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Legislative Assembly for the ACT: 2002 Week 13 Hansard (20 November) . . Page.. 3851 ..

MR CORBELL (continuing):

aspects of the review and Parliamentary Counsel, obviously, would be responsible for any drafting.

I see no need to go further than that. I certainly do not see the need to refer the review to the Law Reform Commission, a body with no expertise in the very complex matter of land administration legislation. Finally, the question of the resourcing of the authority will be considered in the budget context to undertake this task. Regardless of who conducts the review or when, it will be necessary to expressly identify the level of resources required to perform the functions of the organisation.

Mrs Dunne appears most eager to commit the matter to review, but very reluctant to take the issues on. I find that ironic, because the same Mrs Dunne criticises this government for investigating matters and considering them fully. I believe that the time has come to debate this issue. Yes, let's review the land act, but we will not put our policy agenda on hold while Mrs Dunne gets comfortable with the notion that there will be change.

Mr Deputy Speaker, my amendment, as I have circulated it, outlines a change to Mrs Dunne's motion, noting that the government proposes to undertake a review of the land act in 2003, with an exposure draft of the new legislation in mid-2004.

I commend my amendment to members.

MS TUCKER (4.53): The Greens will not be supporting this motion, but will be supporting Mr Corbell's amendment. This motion is just another attempt by the Liberals to stop the introduction of the government's initiative to set up a planning and land authority and a government land development agency.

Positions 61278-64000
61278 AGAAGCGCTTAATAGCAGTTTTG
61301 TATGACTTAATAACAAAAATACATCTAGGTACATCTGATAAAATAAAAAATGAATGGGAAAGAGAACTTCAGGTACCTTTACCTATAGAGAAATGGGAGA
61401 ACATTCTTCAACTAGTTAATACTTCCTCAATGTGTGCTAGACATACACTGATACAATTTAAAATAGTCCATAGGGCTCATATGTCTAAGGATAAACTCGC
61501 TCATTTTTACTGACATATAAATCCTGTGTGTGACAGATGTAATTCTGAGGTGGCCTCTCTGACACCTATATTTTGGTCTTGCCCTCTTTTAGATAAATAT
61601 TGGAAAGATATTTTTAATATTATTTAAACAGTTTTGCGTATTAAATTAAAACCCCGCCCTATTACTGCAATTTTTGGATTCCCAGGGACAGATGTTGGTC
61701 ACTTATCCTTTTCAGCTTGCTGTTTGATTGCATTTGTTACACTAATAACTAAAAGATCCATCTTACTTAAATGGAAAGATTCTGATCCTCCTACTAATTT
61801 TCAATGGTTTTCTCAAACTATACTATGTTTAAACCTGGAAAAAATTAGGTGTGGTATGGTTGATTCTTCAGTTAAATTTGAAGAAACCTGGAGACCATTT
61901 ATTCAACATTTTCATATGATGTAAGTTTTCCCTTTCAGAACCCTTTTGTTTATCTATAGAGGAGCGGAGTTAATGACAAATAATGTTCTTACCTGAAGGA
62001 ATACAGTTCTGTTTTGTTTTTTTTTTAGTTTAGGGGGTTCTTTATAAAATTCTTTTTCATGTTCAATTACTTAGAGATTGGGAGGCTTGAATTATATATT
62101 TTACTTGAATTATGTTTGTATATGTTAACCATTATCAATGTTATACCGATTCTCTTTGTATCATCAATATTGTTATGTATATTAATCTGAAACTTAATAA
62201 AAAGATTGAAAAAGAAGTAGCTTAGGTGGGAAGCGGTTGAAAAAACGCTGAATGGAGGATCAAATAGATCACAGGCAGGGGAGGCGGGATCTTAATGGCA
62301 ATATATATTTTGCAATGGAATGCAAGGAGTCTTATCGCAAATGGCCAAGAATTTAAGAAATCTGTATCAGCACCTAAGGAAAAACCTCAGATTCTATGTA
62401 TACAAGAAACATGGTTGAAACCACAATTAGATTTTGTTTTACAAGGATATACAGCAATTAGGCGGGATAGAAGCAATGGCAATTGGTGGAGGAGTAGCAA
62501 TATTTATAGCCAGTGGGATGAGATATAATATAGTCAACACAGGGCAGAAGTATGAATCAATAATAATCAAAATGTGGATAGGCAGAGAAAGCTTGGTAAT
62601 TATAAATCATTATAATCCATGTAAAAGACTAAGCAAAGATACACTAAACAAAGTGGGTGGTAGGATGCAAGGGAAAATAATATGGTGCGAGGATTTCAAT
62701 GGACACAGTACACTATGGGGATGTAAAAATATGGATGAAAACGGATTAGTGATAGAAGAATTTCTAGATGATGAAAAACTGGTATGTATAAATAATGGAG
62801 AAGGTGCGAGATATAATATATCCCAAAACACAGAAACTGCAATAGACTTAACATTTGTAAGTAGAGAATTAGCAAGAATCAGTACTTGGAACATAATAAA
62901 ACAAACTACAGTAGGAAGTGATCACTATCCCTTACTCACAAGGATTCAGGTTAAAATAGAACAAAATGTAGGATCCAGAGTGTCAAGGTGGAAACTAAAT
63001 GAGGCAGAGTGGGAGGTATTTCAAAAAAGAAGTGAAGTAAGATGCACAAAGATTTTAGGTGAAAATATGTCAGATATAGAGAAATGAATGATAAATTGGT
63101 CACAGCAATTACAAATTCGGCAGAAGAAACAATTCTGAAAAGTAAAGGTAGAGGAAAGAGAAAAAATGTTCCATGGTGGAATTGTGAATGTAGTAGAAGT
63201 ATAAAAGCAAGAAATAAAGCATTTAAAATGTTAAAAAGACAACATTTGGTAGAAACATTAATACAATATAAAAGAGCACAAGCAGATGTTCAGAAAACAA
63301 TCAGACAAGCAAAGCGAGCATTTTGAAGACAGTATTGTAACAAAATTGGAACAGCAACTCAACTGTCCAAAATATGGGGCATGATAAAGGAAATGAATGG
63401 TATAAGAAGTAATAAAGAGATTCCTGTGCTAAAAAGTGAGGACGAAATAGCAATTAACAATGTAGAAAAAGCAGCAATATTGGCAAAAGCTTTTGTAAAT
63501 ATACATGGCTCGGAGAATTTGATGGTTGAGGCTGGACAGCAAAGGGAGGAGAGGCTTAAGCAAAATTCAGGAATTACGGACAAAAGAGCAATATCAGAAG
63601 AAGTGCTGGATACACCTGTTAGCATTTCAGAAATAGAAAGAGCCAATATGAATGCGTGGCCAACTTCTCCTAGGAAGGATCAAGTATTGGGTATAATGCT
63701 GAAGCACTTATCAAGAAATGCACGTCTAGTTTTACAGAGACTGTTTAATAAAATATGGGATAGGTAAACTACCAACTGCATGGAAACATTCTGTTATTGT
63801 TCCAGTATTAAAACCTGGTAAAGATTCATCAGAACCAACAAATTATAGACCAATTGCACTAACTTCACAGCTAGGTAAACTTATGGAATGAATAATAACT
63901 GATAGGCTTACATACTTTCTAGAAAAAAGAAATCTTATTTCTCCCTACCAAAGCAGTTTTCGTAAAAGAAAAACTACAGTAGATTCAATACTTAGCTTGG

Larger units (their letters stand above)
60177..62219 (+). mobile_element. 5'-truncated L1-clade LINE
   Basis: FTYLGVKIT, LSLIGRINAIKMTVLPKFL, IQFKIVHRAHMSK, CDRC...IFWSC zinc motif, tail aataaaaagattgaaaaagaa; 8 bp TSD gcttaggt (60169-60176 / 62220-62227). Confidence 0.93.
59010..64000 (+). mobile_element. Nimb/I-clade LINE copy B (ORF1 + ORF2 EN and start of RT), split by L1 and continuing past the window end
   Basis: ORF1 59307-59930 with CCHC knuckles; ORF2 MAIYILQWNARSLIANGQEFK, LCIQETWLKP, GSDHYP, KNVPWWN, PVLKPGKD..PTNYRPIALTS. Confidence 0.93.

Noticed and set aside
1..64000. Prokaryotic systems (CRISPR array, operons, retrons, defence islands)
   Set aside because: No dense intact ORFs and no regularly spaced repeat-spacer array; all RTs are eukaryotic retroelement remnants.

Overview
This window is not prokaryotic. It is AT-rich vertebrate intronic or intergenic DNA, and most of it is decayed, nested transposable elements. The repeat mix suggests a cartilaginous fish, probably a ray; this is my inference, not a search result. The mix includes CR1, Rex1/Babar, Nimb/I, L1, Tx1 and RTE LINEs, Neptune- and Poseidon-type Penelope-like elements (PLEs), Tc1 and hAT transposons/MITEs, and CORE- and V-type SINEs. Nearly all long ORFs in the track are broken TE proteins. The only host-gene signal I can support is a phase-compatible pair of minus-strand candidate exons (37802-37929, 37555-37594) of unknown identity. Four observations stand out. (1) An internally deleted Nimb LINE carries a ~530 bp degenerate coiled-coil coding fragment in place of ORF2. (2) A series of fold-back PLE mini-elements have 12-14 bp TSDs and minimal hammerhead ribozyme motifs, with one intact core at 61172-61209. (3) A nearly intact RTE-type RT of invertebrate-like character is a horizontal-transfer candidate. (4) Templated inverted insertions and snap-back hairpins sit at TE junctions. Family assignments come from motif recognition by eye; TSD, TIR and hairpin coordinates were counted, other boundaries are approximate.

Whilst it is true that the land act has been in operation for more than 10 years, it is not the case that the act has not been reviewed during this time. In fact, it was the Liberals who established a major inquiry by Justice Stein in 1995 into the administration of the leasehold system. This inquiry, by its nature, also involved reviewing the operations of the land act, which led to the extensive set of amendments to the act that the Liberals introduced into the Assembly in 1996. There was also a review of the land act in 1999, again under the Liberals, as part of the ACT's commitment under the national competition policy to review the competition implications of all legislation. However, this review did not come up with any major proposals for change.

The land act combines a number of different and somewhat independent aspects of land management and development. Recently, there was a review of the heritage parts of the land act and a proposal has been put forward by the government to put them into a separate act. There have also been moves over the last few years to review the part of the act that covers environmental impact assessment, but that has not yet resulted in specific proposals for change.

I agree that the act is complex, but then again the administration of land and how it is developed are bound to be complicated as there are so many factors and stakeholders involved and many legal considerations involved in property ownership. I agree that the act is not perfect. However, I do not support the Liberals' proposal to just stop all change to the act while we do another review.

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